Best Image Formats for Your Website
The best image file formats to use on your website depend on the image’s final use and how you want your website to rank in search engines like Google. Four main image formats are commonly used in modern web design: PNG, JPG, GIF, and SVG.
Each of these file types supports different image quality settings, so it’s important to choose wisely when deciding which format to use on your site. This article will explain the difference between each of these popular image formats and why they’re often the best choice depending on the needs of your particular project.
If you’re looking to share pictures and images on your website, then JPG is a file format that you should look into. The JPG image file format will give you high-quality images and a high level of detail in your pictures. It also contains lossless compression, which means there won’t be any loss of detail or quality when saving it to your computer.
This format comes in three different types: PNG-8, which uses an 8-bit palette with 256 possible colors; PNG-24, which also has 256 possible colors but supports transparency using alpha channels; and PNG-32, which enables up to 16.7 million different colors and clarity.
This is an animated image with a reduced color palette. These images can be good at grabbing people’s attention, but only if done well. They take a lot of processing power to render, and they hog up space in mobile devices’ memory too quickly.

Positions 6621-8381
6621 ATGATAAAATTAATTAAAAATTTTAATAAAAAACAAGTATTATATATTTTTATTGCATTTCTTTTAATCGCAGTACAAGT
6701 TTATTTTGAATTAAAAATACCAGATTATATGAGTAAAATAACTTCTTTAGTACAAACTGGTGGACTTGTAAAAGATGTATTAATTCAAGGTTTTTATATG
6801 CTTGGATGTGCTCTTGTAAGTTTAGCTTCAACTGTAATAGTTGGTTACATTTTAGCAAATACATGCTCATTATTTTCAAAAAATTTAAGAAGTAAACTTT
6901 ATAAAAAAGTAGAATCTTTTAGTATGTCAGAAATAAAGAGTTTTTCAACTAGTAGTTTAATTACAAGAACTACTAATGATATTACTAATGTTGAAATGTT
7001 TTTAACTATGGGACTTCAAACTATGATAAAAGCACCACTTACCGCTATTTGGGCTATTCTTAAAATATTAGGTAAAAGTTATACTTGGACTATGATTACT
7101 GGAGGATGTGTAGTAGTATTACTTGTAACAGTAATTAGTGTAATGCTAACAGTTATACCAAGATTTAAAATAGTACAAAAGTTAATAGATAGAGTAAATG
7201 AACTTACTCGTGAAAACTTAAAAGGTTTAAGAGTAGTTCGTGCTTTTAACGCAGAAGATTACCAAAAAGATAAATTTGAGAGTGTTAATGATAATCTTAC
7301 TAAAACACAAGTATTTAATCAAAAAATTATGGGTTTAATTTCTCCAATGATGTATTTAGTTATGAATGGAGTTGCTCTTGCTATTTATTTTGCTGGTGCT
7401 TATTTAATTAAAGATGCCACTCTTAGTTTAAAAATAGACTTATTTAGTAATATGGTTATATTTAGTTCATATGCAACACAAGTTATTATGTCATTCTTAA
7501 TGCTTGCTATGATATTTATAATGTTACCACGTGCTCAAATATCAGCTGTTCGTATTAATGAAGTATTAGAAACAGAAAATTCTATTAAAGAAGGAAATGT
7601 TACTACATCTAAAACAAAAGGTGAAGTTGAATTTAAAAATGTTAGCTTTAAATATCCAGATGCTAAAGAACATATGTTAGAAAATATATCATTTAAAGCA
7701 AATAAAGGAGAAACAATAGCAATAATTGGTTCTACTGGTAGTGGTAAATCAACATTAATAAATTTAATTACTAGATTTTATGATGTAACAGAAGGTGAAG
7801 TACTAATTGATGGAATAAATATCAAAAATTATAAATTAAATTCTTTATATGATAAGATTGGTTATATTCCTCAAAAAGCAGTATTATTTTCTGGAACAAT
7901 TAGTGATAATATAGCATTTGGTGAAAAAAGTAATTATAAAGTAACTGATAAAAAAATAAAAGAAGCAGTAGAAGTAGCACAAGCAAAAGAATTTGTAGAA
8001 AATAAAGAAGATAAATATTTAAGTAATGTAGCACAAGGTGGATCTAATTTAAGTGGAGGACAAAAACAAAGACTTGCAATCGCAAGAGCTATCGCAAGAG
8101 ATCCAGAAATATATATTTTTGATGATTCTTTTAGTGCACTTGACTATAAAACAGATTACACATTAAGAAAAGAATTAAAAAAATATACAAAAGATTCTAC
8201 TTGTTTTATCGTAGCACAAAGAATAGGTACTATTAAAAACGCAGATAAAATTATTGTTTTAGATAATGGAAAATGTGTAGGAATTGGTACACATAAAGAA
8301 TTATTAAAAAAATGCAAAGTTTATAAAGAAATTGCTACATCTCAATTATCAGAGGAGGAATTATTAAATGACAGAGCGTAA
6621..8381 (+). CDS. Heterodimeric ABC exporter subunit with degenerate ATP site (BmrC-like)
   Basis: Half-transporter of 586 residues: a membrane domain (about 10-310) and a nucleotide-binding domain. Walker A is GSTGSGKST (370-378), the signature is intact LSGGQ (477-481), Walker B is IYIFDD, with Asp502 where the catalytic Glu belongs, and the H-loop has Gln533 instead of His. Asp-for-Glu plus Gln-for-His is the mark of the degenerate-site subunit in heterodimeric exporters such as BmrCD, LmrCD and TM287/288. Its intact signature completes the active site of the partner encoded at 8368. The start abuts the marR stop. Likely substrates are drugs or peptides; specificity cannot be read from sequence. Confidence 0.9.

SVG (Scalable Vector Graphics)
This is one of several vector image formats supported across different browsers and devices. The format depends on XML, which you can scale to any size. Scalability makes it ideal for logos, illustrations, icons, and other graphics that don’t need to be constrained to a specific resolution. Yet unlike bitmap images, SVGs don’t support transparency or animation. This means they will often take up more storage space than bitmap images of equal quality.
Google’s new image format offers a 30% reduction in size without compromising quality. It was initially developed by Google and published as an accessible, open-source image format in 2010. It uses lossy and lossless compression to achieve smaller file sizes without losing quality. WebP achieves smaller files by utilizing both lossy and lossless compression techniques instead of one or the other.
Don’t Forget to Reduce File Size Before Uploading
Consider using The Alt Attribute – a new element in HTML5 Section. Use compression software to reduce the image file size by 30%. This tip alone can save you significant storage space and transfer time. Over-The-Top (OTT) Images: If it’s unnecessary to use an OTT image, don’t. Using smaller images keeps your site light, mobile-friendly, and easy to load.
The best image format on a website depends on a few factors: If you’re uploading your images to WordPress, JPEGs will be better than PNGs. But you’ll want to do more research if you’re posting your images on social media sites like Facebook and Instagram. You can find all the resources you need to perfect your images on Contentful.